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THEY’RE the new train timetables lauded as the biggest change to Sydney Transport’s network in history.
But despite the 1500 new services, the state government was forced to apologise yesterday after an early morning fatality brought Sydney Trains to its knees.
Last night, Sydney commuters heading home from work faced major delays. Some were even turned away from the city’s busiest stations as platforms became dangerously packed.
The cause of last night’s delays had been a 6.30am fatality at Wentworthville, a station in the west of Sydney that also sits on the city’s busiest train line T1.
Massive delays on Sydney trains. Picture: Seven NewsSource:Supplied
The fatality forced the immediate closure of Wentworthville station, creating a ripple effect across the T1 line, a track that normally has 200 trains pass through it every hour.
Police closed the line for three hours to complete their investigation.
Delays continued throughout the day however it was when everyone was heading home from work, some 12 hours later, that peak hour trains went into meltdown.
NSW opposition transport spokeswoman Jodi McKay said yesterday’s “meltdown” meant the government “isn’t telling us the full story”.
An internal report by Sydney Trains, leaked by the Labor government two weeks ago, suggested delays on the network were likely “to be cumulative and irrecoverable” during peak hours following incidents like a breakdown or yesterday’s fatality.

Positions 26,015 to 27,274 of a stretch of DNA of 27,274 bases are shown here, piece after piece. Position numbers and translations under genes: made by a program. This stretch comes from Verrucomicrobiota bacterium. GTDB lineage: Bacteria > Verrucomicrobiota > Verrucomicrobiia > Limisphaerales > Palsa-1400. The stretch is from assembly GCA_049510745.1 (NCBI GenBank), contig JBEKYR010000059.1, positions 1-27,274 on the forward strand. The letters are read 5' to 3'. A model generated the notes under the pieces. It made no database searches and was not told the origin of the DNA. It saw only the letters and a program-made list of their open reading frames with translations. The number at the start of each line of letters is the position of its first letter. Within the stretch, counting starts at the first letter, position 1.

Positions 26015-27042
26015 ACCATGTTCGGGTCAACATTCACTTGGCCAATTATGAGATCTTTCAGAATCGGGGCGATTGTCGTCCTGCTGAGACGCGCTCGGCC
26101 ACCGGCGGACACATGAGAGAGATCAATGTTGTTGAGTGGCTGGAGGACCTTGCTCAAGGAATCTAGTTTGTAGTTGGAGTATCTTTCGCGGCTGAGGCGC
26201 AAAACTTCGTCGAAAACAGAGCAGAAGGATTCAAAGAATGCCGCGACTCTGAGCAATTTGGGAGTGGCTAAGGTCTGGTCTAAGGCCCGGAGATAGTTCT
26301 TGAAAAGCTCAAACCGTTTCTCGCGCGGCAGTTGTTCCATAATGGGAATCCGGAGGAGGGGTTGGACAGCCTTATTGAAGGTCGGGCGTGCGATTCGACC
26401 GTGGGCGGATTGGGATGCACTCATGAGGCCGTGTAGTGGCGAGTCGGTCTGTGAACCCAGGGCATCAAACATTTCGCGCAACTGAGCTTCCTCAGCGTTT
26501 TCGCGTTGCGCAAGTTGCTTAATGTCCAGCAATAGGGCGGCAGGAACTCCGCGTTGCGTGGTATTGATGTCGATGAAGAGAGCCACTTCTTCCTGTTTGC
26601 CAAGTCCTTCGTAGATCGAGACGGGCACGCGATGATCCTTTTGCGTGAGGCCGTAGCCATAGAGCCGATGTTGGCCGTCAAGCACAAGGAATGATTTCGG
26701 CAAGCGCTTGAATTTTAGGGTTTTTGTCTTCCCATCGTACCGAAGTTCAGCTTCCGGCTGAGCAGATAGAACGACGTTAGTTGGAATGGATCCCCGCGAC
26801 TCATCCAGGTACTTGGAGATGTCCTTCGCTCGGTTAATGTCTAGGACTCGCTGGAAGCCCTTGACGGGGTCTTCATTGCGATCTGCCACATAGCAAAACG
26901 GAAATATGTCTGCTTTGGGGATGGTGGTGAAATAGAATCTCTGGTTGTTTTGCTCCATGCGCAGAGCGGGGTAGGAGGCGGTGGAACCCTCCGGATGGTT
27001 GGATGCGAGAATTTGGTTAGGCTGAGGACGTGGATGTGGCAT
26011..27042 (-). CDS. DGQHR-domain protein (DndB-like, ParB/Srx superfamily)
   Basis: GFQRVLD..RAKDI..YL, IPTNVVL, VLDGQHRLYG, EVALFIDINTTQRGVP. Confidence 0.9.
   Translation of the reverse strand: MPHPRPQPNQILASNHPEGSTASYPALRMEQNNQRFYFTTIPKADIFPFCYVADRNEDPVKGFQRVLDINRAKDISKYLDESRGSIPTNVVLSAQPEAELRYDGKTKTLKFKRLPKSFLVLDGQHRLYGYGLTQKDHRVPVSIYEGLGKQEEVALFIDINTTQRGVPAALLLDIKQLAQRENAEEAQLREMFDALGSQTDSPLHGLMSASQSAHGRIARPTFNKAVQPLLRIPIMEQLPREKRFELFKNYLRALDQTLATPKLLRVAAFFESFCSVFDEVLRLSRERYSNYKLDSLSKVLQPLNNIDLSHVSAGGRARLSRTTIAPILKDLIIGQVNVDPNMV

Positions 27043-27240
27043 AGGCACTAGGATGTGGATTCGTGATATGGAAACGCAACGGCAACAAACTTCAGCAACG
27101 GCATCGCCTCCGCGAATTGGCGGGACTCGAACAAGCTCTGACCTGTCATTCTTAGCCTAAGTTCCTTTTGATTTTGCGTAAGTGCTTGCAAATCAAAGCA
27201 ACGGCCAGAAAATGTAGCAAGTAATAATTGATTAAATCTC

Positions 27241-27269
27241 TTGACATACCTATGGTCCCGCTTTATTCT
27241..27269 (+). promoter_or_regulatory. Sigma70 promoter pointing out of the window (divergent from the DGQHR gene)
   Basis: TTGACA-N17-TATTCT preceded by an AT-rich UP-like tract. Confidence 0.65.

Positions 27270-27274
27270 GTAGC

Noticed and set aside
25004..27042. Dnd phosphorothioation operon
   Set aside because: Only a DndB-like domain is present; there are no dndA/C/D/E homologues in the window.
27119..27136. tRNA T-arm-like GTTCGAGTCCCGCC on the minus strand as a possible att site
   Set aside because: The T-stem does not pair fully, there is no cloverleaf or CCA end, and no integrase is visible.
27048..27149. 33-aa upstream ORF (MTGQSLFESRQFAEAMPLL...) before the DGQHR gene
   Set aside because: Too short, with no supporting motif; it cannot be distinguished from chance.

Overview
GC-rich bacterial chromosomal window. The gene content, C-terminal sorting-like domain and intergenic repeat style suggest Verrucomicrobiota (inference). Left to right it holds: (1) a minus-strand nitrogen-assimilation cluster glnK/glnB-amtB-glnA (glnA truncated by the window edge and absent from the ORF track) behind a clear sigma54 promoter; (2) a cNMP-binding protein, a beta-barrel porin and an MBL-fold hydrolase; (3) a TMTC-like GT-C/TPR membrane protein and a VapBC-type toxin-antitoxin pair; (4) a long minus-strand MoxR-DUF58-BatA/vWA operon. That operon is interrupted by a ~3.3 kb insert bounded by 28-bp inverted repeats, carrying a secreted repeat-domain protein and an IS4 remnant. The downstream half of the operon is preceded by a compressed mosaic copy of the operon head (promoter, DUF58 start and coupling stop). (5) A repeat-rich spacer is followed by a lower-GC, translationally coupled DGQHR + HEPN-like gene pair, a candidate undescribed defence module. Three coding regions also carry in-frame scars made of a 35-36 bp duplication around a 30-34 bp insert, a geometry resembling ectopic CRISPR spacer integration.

The train timetable overhaul has put increased pressure on an already high-pressure network.
“People understand there will be incidents like yesterday’s tragedy but when it’s 12 hours later and we’re having a total meltdown? That’s never happened before,” Ms McKay said.
A Sydney Trains employee said the significant delays was because of where the fatality occurred, on the city’s busiest line.
The T1 line is always running at capacity meaning if there is an issue on that line, it has a flow on issue everywhere.
A specific aim of the government’s timetable overhaul was to reduce pressure on train lines in the west as the area continues to see the biggest growth in Sydney.
Patronage on Sydney Trains in general also increased by 11 per cent last year.
On November 26, the government added an extra 771 weekday services and another 800 on weekends, something Ms McKay said Labor “had concerns about from day one”.
Ms McKay said NSW Transport Minister Andrew Constance needs to guarantee a meltdown like yesterday’s “won’t happen again”.
However, she said the report done by Sydney Trains suggested yesterday’s chaos is about to become a “regular occurrence”.
Trains are now operating at “track capacity” for longer meaning there is “no opportunity for diversions or recovery from incidents”, the report reads.
In a statement to news.com.au. a spokesperson for Sydney Trains apologised to customers impacted and said the extensive delays had nothing to do with the new timetables.
“During disruptions we do everything possible to ensure our customers are inconvenienced as little as possible. Unfortunately yesterday’s incident was particularly challenging and involved a fatality which required an important part of our network to be closed down for a prolonged period of time to assist a police operation. This closure had flow on effects that meant our staff and trains could not get to the locations they needed to be at to operate a full afternoon peak service. The delays were due to this backlog of services and did not relate to the new timetable.
“Since introducing the new timetable, we have responded to a number of significant incidents similar to the one yesterday, with minimal impact to customers and 94.8 per cent of trains running on time,” they said.
Transport minister Andrew Constance has been contacted for comment.
This article first appeared on www.news.com.au
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